Thursday, October 13, 2011

NYFF ’11: Traitors (short)

They are like the Runaways of Tangier, except a Moroccan all-women punk group really is rather rebellious, just in its very existence. Yet, family issues will preoccupy their fiery lead singer over the course of a typically eventful day for the band in Sean Gullette’s Traitors, which screens this Saturday as part of the 49th New York Film Festival’s Shorts Program #2.

Best known as the ragged mathematician in Darren Aronofsky’s Pi, Gullette makes his directorial debut with Traitors (that is with an anarchy sign for the “a”), named after the band fronted by Malika. The camera truly loves hitherto unknown Chaimae Ben Acha as the lead singer, even the handheld digitals used by Gullette’s cinematographers Benoït Peverilli and Niko Tavernise. If there is one future international star represented at this year’s festival, it must be Acha.

For one thing, she can really belt it out Joan Jett style. We first encounter Traitors rehearsing a song that tells us all we need know about their opinion of Morocco’s cops and politicians. Not much. In need of cash for an upcoming gig, Malika naturally plans to “borrow” some from her elegant professional-class mother. However, in the process of rifling through her parents’ room she learns an upsetting secret.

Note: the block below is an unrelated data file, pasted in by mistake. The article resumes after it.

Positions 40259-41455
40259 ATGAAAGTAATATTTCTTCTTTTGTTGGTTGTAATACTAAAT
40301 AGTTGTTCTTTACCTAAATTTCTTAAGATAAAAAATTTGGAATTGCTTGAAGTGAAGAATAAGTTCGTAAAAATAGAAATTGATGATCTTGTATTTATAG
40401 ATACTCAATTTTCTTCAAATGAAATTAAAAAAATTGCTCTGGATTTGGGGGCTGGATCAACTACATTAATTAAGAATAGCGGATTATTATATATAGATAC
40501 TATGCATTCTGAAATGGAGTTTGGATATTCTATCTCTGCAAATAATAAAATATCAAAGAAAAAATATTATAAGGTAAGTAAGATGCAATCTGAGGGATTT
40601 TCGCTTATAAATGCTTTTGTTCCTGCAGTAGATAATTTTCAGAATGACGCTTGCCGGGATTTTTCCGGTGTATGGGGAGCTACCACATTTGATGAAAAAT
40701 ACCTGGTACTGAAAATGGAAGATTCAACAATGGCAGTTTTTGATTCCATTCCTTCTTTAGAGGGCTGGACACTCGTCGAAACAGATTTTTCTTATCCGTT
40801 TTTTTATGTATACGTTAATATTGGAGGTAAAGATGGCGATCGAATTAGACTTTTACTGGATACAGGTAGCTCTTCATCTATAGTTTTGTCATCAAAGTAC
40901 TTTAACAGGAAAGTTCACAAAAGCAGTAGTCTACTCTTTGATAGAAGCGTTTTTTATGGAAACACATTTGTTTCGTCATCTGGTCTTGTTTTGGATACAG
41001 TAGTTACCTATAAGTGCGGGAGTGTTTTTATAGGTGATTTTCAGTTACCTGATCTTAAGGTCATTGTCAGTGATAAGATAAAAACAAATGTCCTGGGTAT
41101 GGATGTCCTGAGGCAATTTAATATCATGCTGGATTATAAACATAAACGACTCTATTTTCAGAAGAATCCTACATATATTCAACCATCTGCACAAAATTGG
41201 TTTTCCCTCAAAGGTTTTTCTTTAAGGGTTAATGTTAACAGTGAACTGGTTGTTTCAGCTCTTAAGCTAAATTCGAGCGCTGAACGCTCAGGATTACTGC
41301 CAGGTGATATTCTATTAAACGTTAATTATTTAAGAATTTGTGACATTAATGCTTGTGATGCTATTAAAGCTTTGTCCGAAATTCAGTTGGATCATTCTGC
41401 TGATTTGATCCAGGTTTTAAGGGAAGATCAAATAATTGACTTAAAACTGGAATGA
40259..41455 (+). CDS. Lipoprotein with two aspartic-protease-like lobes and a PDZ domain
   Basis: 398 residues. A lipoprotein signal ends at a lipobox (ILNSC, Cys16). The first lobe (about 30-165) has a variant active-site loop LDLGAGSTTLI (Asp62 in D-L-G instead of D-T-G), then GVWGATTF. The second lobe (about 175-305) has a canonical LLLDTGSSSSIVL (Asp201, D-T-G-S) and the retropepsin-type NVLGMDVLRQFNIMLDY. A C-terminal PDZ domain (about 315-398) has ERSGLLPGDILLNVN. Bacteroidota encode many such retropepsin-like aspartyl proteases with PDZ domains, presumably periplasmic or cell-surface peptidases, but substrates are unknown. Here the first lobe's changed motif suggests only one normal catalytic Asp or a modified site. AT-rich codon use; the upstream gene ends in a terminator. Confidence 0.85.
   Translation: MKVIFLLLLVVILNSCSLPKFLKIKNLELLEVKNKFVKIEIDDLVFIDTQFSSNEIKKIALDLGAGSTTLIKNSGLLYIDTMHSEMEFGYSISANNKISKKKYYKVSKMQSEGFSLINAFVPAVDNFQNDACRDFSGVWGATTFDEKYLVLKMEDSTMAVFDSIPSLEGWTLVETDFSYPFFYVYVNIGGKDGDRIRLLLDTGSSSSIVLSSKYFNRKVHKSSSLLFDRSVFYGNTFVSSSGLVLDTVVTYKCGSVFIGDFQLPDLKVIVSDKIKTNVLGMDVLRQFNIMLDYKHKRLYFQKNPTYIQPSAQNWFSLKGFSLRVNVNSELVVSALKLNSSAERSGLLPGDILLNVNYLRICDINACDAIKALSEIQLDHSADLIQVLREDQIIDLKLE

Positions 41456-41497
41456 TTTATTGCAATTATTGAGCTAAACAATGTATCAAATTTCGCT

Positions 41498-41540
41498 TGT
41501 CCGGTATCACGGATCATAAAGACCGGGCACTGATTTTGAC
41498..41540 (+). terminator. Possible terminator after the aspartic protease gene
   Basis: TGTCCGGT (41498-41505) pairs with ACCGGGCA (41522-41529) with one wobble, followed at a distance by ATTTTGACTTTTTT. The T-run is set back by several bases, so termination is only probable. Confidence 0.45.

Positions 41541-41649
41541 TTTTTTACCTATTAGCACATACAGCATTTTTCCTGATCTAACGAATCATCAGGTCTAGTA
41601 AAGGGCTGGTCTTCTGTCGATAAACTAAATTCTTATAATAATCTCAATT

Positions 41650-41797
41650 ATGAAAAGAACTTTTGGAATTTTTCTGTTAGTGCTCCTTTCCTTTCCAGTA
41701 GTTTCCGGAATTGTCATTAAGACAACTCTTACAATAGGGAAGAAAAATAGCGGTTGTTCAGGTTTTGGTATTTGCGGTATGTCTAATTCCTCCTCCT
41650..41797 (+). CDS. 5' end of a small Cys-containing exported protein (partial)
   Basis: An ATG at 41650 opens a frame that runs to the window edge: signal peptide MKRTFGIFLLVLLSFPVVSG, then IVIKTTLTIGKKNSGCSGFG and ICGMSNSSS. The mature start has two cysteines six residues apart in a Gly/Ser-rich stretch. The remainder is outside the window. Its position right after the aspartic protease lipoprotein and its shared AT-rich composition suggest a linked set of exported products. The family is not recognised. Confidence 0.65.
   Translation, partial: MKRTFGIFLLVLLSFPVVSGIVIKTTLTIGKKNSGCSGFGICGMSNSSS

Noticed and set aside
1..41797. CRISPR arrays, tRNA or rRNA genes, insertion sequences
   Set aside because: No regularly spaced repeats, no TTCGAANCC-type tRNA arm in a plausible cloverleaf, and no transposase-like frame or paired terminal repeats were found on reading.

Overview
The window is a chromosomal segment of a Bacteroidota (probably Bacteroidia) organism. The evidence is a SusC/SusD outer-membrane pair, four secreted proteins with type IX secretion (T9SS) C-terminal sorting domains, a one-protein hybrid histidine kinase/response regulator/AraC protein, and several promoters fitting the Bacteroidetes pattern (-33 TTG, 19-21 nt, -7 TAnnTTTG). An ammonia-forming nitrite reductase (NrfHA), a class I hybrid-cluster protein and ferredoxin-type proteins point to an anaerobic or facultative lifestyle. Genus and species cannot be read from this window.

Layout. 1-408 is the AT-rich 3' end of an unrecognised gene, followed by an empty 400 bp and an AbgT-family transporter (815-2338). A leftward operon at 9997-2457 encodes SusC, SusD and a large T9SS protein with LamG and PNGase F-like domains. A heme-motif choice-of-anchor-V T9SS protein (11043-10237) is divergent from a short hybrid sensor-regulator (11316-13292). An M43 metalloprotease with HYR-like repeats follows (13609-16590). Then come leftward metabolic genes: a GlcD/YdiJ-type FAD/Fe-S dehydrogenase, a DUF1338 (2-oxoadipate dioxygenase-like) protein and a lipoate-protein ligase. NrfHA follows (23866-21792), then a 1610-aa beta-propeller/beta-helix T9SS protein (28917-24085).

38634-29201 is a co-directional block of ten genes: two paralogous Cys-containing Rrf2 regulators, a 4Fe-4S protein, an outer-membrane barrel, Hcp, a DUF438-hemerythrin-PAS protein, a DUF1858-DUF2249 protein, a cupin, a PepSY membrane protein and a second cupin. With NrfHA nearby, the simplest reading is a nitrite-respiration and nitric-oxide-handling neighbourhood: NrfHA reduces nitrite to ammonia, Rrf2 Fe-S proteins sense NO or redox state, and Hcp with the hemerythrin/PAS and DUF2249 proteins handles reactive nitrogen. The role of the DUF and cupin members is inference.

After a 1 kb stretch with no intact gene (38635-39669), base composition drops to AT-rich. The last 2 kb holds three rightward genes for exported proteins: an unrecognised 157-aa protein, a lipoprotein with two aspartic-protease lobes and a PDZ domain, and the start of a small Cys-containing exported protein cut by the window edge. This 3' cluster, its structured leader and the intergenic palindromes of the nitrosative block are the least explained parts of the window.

As Malika and her bandmates careen through the night, we get a visceral sense of the Tangier underground youth culture. When the cops show up, they do their best to live up to Traitors’ cynical assessment. Yet, aside from petty public corruption, Gullette’s film avoids the larger potential macro conflicts. Just what the local religious authorities would think of the band is left to viewers’ imagination. Still, crude sexism and unwelcomed lechery seem to be fairly widespread among the Moroccan men Malika encounters.

Acha gives a knockout performance, but she is not carrying the film alone. Firouz Rahal Bouzid and Abdesslam Bounouacha also contribute wonderfully human supporting turns as Malika’s parents. Running just over half an hour, Traitors is no mere sketch. By any standards of dramatic cinema, it is a wholly satisfying, self-contained film. A real discovery, Traitors screens this Saturday (10/15), as a selection of Shorts Program #2 at the 2011 NYFF.